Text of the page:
Coronavirus – Disease, Medical Sciences Involved & Preventive Measures

Mucormycosis infection in COVID-19 patients


From UPSC perspective, the following things are important :

Prelims level: Mucormycosis

Mains level: Post covid hazards

Hospitals across the country have started to report a number of cases of Mucormycosis, an invasive fungal infection affecting patients who have recently recovered from COVID-19.

What is Mucormycosis?

  • Mucormycosis is an aggressive and invasive fungal infection caused by a group of moulds called micromycetes.
  • It can affect various organs but is currently manifesting as invasive rhino-orbito-cerebral disease, crawling through the sinus and working its way to the brain, affecting the ear, nose, throat, and mouth.
  • While it is not contagious, it can cause a lot of damage internally and can be fatal if not detected early.
  • It is an old disease; perhaps new and concerning is the sudden increase in the invasive form of the sinus variant, which involves the orbit, and at times the brain, leading to blindness, stroke or death.

What causes the disease?

  • Diabetes mellitus is the most common underlying cause, followed by haematological malignancies and solid-organ transplants.
  • Diabetes mellitus was reported in 54% to 76% of cases, according to a report.
  • What seems to be triggering Mucormycosis in patients post COVID-19 is indiscriminate use of a high dose of steroids in COVID-19 patients, sometimes even in minimally symptomatic patients.
  • This leads to spikes in the sugar level among diabetics, which, in turn, renders them vulnerable.


  • The symptoms to watch out for are a stuffy nose, bloody, blackish, or brown discharge from the nose etc.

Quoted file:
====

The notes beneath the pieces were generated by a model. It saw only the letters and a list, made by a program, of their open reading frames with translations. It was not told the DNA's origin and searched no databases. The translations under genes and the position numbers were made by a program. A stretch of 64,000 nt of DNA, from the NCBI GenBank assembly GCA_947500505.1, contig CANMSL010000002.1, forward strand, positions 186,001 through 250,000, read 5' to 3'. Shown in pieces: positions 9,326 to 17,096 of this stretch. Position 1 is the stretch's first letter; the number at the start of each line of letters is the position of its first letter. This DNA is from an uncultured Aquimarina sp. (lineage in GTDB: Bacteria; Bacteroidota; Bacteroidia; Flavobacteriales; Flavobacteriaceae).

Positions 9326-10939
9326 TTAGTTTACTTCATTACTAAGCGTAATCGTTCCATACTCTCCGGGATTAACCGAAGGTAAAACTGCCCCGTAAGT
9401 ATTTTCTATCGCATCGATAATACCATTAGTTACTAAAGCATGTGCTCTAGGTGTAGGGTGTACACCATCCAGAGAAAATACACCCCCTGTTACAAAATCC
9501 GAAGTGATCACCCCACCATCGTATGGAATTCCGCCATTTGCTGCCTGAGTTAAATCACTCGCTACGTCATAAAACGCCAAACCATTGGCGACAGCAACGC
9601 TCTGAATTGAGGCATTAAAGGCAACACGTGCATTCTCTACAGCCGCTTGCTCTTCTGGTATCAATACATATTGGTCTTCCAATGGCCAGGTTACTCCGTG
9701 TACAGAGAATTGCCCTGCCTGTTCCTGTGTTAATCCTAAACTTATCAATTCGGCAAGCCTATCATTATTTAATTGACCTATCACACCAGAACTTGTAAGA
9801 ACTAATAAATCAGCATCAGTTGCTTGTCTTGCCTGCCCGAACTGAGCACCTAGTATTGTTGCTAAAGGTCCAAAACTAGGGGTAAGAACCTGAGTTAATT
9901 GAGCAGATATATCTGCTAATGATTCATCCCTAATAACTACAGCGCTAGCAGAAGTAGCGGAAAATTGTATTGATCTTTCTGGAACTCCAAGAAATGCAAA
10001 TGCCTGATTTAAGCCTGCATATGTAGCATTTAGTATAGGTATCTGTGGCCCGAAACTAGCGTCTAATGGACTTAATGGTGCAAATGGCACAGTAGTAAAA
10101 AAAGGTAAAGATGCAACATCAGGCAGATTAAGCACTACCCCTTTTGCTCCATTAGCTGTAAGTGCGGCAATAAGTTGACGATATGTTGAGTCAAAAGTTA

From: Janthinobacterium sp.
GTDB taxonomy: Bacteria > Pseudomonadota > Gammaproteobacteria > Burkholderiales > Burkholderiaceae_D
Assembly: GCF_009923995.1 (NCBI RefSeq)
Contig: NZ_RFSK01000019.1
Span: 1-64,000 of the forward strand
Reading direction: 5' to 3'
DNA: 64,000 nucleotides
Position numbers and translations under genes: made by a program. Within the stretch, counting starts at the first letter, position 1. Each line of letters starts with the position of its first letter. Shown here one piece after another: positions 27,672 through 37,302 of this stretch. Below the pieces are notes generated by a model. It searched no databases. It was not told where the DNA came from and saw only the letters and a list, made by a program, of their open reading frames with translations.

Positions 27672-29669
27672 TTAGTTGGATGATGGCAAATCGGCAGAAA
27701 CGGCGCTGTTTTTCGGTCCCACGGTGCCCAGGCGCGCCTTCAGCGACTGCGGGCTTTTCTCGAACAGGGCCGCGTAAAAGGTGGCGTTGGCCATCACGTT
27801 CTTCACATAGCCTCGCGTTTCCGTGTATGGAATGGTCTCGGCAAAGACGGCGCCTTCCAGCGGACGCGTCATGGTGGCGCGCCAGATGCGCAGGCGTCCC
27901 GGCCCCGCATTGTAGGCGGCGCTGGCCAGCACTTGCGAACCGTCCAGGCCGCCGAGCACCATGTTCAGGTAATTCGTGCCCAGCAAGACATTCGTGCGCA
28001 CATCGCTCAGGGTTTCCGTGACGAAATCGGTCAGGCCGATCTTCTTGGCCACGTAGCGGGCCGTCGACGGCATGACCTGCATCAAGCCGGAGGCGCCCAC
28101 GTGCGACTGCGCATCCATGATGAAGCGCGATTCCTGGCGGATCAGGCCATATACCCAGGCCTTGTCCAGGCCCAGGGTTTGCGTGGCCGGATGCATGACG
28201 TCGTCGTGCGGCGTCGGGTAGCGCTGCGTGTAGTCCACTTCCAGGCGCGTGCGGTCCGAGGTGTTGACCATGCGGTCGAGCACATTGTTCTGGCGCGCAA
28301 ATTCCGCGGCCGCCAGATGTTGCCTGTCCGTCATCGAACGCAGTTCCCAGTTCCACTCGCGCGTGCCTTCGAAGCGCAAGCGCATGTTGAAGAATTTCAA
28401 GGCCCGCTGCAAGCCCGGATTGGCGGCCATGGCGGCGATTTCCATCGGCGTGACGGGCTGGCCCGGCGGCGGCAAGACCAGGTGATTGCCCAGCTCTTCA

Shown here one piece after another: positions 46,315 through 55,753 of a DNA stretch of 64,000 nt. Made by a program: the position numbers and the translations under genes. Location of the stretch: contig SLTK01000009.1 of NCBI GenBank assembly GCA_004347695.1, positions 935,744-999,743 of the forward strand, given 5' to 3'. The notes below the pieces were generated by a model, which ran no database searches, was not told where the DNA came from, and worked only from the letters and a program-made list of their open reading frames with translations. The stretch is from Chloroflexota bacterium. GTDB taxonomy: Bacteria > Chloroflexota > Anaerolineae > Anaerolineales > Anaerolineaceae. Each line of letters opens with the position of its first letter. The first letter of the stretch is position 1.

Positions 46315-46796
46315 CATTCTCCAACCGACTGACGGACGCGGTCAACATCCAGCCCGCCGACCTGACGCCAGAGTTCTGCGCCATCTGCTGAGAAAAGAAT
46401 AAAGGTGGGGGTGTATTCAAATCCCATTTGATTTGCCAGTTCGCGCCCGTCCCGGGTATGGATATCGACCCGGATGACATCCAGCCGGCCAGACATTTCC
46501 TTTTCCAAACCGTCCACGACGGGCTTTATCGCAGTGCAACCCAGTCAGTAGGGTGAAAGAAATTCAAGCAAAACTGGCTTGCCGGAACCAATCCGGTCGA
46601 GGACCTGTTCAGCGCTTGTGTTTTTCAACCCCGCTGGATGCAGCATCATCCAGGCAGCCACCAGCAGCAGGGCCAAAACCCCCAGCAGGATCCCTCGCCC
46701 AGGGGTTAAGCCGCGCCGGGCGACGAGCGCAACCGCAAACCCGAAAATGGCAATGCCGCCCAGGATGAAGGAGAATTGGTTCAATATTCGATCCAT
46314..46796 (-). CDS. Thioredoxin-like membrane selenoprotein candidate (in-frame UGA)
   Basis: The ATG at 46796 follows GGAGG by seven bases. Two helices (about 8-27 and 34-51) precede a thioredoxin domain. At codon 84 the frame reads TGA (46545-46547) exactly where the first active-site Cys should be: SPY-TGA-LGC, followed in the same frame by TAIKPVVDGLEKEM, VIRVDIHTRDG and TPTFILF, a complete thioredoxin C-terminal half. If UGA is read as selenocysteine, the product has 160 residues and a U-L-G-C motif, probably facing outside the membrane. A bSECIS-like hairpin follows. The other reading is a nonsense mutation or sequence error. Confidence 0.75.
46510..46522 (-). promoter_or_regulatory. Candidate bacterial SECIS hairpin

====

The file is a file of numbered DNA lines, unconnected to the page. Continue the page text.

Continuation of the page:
• Other symptoms include blackish discolouration of the skin, swelling or numbness around the cheek, one-sided facial pain, toothache or jaw pain, drooping of the eyelids or eyelid swelling, double vision, redness of eyes, and sudden decrease in vision.


  • The mainline of treatment is an anti-fungal drug called amphotericin B, which is given over an extended period of time under the strict observation of a physician.
  • Rational use of steroids is necessary, and constant monitoring of sugar levels and resorting to insulin use to control these levels if required is essential.
  • Surgery to remove the fungus growth might also be warranted.

Preventive measures

  • It is important to keep blood sugar levels under control and ensure that appropriate calibration of oral drugs or insulin is done from time to time.
  • Further, recognising the symptoms and seeking treatment early if there are two or three symptoms at a time is key.
  • Like most illnesses, if detected early, Mucormycosis can be cured.

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